Kwai Fun Wong, a citizen of Hong Kong, first lawfully entered the United States in 1985 as a Tao minister. She later became the head of the Wu-Wei Tien Tao Association (hereinafter "Tien Tao") and, according to the belief of her religion, the "heavenly mandated" Matriarch of the Tao Heritage. Tien Tao is a religious organization dedicated to spreading the truth of Tao throughout the world. Followers of Tao believe that "Tao means the Truth, the Path, or the Way and that Tien
Tao is the way to return [to] heaven by restoring the original nature."
In 1992, Wong's predecessor as leader of Tien Tao, Qian Ren, instructed Wong to apply for permanent residence in the United States so she would be able to pursue Tien Tao's religious mission. Wong filed two petitions with the Immigration and Naturalization Service (INS)4 for permanent residence, in 1992 and 1994, and resided in the United States while the petitions were pending.5
When Qian Ren passed away on March 16, 1999, Wong became the head of Tien Tao. To fulfill her religious duties, including arranging the funerary services and meeting with Tao ministers in Hong Kong to plan Tien Tao's future, Wong had to accompany Qian Ren's body back to Hong Kong for burial.
Under 8 C.F.R. § 245.2(a)(4)(ii), an alien with a pending application for adjustment of status is considered to have abandoned her application if she leaves the country without first obtaining permission ("advance parole") from the INS.6 Prior to her departure for Hong Kong, Wong's immigration attorney attempted unsuccessfully to make arrangements with the INS to permit Wong to leave without advance parole.7 Eleven days after Qian Ren's death, Wong left for Hong Kong without having obtained advance parole or any special dispensation waiving the advance parole requirement.
Wong returned to the United States via San Francisco eighteen days later. Upon her arrival, INS officers paroled her into the country pending a deferred inspection in Portland on April 28.8
Soon thereafter, Wong and Tien Tao filed another adjustment of status application under INA § 245(i) on Wong's behalf. Wong's attorney notified the Portland INS office of Wong's application and asked Defendant-Appellant Jack O'Brien, port director of that office, to contact him if he wished to meet with Wong in person. Wong did not appear for her deferred inspection on April 28, for reasons not explained in the complaint.
The next day, April 29, Defendant-Appellant David V. Beebe, district director of the Portland INS office, revoked Wong's parole. Shortly afterward, O'Brien and
Defendant-Appellant Douglas Glover, a supervisory inspections officer with the Portland office, issued a "Notice and Order of Expedited Removal" and a determination of inadmissibility. Wong did not receive this Notice until June 22, 1999, the day she was removed from the country.
In early June, Wong received a letter from Beebe requesting that Wong appear at the Portland INS office on June 17 to receive her employment authorization card. When Wong presented herself, she was seized by INS officers and handed a letter denying her application for adjustment of status, signed by Defendant-Appellant Jerry F. Garcia on behalf of Beebe. After questioning, Wong was placed in detention, where she remained for five days.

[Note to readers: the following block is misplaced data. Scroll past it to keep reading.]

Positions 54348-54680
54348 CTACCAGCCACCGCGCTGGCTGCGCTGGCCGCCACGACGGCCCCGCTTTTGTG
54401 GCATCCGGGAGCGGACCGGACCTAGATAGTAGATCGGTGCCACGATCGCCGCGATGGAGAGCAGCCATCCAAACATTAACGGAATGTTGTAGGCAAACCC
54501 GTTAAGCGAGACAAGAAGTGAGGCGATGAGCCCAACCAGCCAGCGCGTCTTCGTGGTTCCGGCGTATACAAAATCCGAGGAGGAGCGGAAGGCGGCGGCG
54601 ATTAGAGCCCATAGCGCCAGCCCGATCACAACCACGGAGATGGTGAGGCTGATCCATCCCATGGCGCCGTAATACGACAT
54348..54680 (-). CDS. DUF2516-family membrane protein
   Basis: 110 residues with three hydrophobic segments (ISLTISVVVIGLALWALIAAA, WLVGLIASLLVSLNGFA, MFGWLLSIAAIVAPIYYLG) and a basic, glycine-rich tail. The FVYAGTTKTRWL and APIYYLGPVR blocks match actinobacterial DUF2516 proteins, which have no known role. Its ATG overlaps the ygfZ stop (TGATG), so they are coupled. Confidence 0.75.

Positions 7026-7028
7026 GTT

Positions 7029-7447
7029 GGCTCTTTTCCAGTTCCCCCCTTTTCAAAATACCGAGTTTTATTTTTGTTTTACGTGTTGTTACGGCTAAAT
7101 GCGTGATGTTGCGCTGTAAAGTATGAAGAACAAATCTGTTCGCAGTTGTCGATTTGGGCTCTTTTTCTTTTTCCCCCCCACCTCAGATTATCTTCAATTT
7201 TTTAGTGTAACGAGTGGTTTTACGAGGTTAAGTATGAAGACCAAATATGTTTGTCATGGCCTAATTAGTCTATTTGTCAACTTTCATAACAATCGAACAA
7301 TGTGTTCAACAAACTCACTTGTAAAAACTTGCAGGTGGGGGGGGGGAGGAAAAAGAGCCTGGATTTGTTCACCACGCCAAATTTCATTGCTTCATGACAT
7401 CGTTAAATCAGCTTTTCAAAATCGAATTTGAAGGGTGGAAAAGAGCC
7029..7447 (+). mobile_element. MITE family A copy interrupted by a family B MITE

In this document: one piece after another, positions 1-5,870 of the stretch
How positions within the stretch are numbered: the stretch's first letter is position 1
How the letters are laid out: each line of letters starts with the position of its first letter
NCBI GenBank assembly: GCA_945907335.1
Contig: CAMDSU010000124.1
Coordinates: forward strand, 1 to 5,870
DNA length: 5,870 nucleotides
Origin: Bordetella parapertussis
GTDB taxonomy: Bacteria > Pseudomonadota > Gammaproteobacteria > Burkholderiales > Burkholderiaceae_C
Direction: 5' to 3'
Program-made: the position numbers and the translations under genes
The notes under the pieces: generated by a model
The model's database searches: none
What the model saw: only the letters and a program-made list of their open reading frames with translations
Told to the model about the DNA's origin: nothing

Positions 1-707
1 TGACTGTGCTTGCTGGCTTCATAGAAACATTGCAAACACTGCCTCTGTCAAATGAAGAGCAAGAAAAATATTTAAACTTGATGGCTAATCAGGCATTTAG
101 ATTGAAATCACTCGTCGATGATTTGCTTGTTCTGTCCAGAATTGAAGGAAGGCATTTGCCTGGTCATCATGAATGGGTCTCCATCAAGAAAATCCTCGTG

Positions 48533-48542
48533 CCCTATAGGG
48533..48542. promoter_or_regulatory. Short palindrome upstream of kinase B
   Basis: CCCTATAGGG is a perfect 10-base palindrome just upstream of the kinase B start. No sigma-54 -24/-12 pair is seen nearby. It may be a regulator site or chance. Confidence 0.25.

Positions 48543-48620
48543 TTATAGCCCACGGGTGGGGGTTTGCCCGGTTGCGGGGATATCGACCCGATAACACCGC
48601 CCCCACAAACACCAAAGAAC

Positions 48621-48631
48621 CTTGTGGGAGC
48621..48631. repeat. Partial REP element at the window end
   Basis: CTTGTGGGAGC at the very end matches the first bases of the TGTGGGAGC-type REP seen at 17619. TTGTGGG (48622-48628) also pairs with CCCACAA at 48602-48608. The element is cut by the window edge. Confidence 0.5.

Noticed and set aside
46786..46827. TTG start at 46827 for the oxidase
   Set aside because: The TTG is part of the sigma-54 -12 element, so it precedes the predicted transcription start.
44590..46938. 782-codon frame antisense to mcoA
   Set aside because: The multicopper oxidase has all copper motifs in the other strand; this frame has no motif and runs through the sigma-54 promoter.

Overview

At the Multnomah County Detention Center, Wong was subjected to two strip searches, including an orifice search. Wong's requests for vegetarian meals were denied, "interfering with the practice of her faith." During detention Wong was not permitted access to a translator, information about her rights, information about how to contact her attorney, or access to her followers. Despite repeated requests by her attorney, Wong was not accorded a hearing regarding her exclusion from the United States.
Wong was removed from the United States on June 22, 1999, and remains outside the country.
B. Claims and Procedural History
Wong and Tien Tao brought this damages action against the INS officials9 for constitutional violations under Bivens v. Six Unknown Named Agents of Federal Bureau of Narcotics, 403 U.S. 388, 91 S.Ct. 1999, 29 L.Ed.2d 619 (1971), and against the INS officials and the United States for violations of RFRA.10 Wong and Tien Tao claim that: (1) the INS officials violated their rights under the First and Fifth Amendments to practice their religion and associate with others in the practice of their religion; and (2) the INS officials and the United States substantially burdened their exercise of religion in violation of RFRA. Wong also challenges her treatment while in INS detention, contending that the INS officials violated her right under the Fourth and Fifth Amendments to be free of unreasonable searches and seizures and her rights to liberty, due process, and equal protection of the laws under the Fifth Amendment.
Although the factual predicate for some of these claims is unclear, the first amended...